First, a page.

Arts and Entertainment
All in a day's work: the players in the forthcoming 'Posh People: Inside Tatler'
TVGrace Dent thinks we should learn to 'hug a Hooray Henry', because poshness is an accident of birth
Arts and Entertainment
Wolf (Nathan McMullen), Ian (Dan Starky), The Doctor (Peter Capaldi), Clara (Jenna Coleman), Santa Claus (Nick Frost) in the Doctor Who Christmas Special (BBC/Photographer: David Venni)
art

Presents unwrapped, turkey gobbled... it's time to relax

Arts and Entertainment
Convicted art fraudster John Myatt
art

News
The two-year-old said she cut off her fringe because it was getting in her eyes
news
Latest stories from i100
Have you tried new the Independent Digital Edition apps?
Independent Dating
and  

By clicking 'Search' you
are agreeing to our
Terms of Use.

iJobs Job Widget
iJobs General

Opilio Recruitment: UX & Design Specialist

£40k - 45k per year + Benefits: Opilio Recruitment: A fantastic opportunity ...

Opilio Recruitment: Publishing Application Support Analyst

£30k - 35k per year + Benefits: Opilio Recruitment: We’re currently re...

Opilio Recruitment: Digital Marketing Manager

£35k - 45k per year + benefits: Opilio Recruitment: A fantastic opportunity ...

Opilio Recruitment: Sales Manager

£60k - 80k per year + Benefits: Opilio Recruitment: A fantastic opportunity ...

Day In a Page

Homeless Veterans Christmas Appeal: ‘We give them hope. They come to us when no one else can help’

Christmas Appeal

Meet the charity giving homeless veterans hope – and who they turn to when no one else can help
Should doctors and patients learn to plan humane, happier endings rather than trying to prolong life?

Is it always right to try to prolong life?

Most of us would prefer to die in our own beds, with our families beside us. But, as a GP, Margaret McCartney sees too many end their days in a medicalised battle
Thomas Cook's outgoing boss Harriet Green got by on four hours sleep a night - is that what it takes for women to get to the top?

What does it take for women to get to the top?

Thomas Cook's outgoing boss Harriet Green got by on four hours sleep a night and told women they had to do more if they wanted to get on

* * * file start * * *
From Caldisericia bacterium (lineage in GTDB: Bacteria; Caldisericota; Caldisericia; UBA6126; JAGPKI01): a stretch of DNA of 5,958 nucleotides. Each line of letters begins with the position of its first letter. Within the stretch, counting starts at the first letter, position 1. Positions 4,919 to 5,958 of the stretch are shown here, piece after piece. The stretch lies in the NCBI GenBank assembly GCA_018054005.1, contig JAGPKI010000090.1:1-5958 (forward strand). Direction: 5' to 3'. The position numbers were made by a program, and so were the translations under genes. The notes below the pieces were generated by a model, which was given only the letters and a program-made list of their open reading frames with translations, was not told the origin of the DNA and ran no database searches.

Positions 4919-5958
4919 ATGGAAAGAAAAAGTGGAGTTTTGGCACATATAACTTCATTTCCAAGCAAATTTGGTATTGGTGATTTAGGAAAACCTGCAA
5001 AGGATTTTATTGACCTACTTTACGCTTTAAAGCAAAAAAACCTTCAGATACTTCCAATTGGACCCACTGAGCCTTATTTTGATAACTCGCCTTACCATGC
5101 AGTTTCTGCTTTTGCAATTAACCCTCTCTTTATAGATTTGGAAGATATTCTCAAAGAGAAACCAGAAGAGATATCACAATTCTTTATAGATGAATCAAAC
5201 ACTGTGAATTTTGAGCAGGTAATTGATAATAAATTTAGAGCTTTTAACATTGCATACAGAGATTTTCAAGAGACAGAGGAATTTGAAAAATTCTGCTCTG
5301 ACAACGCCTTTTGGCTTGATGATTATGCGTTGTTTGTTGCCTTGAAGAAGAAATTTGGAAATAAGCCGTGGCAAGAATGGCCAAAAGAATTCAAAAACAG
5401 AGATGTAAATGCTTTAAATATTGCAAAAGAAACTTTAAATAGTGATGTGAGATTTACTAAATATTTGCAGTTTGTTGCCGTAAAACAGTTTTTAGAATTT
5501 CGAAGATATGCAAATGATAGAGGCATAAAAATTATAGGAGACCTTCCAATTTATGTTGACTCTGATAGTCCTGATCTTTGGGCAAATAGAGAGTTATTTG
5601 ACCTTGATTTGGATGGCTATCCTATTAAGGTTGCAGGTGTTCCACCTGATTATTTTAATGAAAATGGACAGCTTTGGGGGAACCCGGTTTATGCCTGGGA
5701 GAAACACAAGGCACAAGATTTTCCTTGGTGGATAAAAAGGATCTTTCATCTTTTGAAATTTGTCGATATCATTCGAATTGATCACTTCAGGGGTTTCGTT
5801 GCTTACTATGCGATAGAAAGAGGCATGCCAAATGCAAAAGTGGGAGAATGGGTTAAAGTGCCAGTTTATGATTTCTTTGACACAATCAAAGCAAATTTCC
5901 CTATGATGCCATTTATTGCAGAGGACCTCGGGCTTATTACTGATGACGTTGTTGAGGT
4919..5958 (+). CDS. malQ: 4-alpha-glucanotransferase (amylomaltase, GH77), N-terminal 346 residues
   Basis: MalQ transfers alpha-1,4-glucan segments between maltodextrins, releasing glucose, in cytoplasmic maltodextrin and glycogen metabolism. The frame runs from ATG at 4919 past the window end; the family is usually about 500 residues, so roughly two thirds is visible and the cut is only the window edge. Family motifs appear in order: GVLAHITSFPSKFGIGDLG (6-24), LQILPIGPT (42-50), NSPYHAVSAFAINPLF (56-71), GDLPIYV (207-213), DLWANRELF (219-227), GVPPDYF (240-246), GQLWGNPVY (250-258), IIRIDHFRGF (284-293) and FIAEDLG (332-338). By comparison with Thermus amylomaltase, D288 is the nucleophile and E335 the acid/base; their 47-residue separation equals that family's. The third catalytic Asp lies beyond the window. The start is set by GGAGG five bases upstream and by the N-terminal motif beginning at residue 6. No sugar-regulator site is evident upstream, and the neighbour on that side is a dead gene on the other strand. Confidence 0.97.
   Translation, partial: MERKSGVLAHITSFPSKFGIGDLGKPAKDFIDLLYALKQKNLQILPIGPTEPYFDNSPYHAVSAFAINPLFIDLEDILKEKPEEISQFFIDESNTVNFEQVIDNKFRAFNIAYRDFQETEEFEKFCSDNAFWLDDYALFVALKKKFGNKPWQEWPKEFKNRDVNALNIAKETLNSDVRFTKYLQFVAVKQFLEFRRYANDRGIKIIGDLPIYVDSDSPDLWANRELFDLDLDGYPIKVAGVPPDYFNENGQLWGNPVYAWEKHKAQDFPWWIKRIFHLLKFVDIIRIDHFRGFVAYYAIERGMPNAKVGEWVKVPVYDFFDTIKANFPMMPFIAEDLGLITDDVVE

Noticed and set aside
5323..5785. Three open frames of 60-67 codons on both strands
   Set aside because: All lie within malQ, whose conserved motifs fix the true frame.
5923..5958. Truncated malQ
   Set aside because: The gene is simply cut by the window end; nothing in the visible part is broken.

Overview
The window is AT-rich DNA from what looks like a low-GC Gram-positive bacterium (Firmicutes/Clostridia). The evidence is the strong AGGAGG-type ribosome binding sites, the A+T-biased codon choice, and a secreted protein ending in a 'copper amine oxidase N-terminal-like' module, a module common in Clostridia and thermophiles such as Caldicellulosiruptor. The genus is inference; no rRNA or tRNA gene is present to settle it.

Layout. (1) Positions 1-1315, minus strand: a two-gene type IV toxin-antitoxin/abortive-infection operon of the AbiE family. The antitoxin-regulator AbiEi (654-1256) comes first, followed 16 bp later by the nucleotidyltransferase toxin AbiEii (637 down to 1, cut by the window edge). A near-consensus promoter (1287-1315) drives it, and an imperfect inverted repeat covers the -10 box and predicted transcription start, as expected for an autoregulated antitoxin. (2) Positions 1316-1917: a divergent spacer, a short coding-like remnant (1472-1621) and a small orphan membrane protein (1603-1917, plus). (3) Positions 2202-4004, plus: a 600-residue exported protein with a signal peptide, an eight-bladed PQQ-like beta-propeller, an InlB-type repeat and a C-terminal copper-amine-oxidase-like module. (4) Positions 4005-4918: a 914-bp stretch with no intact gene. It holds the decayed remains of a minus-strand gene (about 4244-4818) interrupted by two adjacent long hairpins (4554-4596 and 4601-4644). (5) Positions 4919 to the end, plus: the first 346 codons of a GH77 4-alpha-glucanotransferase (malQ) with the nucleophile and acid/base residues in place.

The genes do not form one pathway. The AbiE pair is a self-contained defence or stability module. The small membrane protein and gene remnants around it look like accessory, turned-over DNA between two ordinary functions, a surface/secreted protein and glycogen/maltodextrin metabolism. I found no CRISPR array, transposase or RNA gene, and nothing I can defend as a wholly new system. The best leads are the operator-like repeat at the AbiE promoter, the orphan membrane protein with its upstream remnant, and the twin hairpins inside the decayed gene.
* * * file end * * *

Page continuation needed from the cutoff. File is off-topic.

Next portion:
Christmas jumper craze: Inside the UK factory behind this year's multicultural must-have

Knitting pretty: British Christmas Jumpers

Simmy Richman visits Jack Masters, the company behind this year's multicultural must-have
French chefs have launched a campaign to end violence in kitchens - should British restaurants follow suit?

French chefs campaign against bullying

A group of top chefs signed a manifesto against violence in kitchens following the sacking of a chef at a Paris restaurant for scalding his kitchen assistant with a white-hot spoon
Radio 4 to broadcast 10-hour War and Peace on New Year's Day as Controller warns of cuts

Just what you need on a New Year hangover...

Radio 4 to broadcast 10-hour adaptation of War and Peace on first day of 2015
Cuba set to stage its first US musical in 50 years

Cuba to stage first US musical in 50 years

Claire Allfree finds out if the new production of Rent will hit the right note in Havana
Christmas 2014: 10 best educational toys

Learn and play: 10 best educational toys

Of course you want them to have fun, but even better if they can learn at the same time
Paul Scholes column: I like Brendan Rodgers as a manager but Liverpool seem to be going backwards not forwards this season

Paul Scholes column

I like Brendan Rodgers as a manager but Liverpool seem to be going backwards not forwards this season
Lewis Moody column: Stuart Lancaster has made all the right calls – now England must deliver

Lewis Moody: Lancaster has made all the right calls – now England must deliver

So what must the red-rose do differently? They have to take the points on offer 
Cameron, Miliband and Clegg join forces for Homeless Veterans campaign

Cameron, Miliband and Clegg join forces for Homeless Veterans campaign

It's in all our interests to look after servicemen and women who fall on hard times, say party leaders
Millionaire Sol Campbell wades into wealthy backlash against Labour's mansion tax

Sol Campbell cries foul at Labour's mansion tax

The former England defender joins Myleene Klass, Griff Rhys Jones and Melvyn Bragg in criticising proposals
Nicolas Sarkozy returns: The ex-President is preparing to fight for the leadership of France's main opposition party – but will he win big enough?

Sarkozy returns

The ex-President is preparing to fight for the leadership of France's main opposition party – but will he win big enough?
Is the criticism of Ed Miliband a coded form of anti-Semitism?

Is the criticism of Miliband anti-Semitic?

Attacks on the Labour leader have coalesced around a sense that he is different, weird, a man apart. But is the criticism more sinister?
Ouija boards are the must-have gift this Christmas, fuelled by a schlock horror film

Ouija boards are the must-have festive gift

Simon Usborne explores the appeal - and mysteries - of a century-old parlour game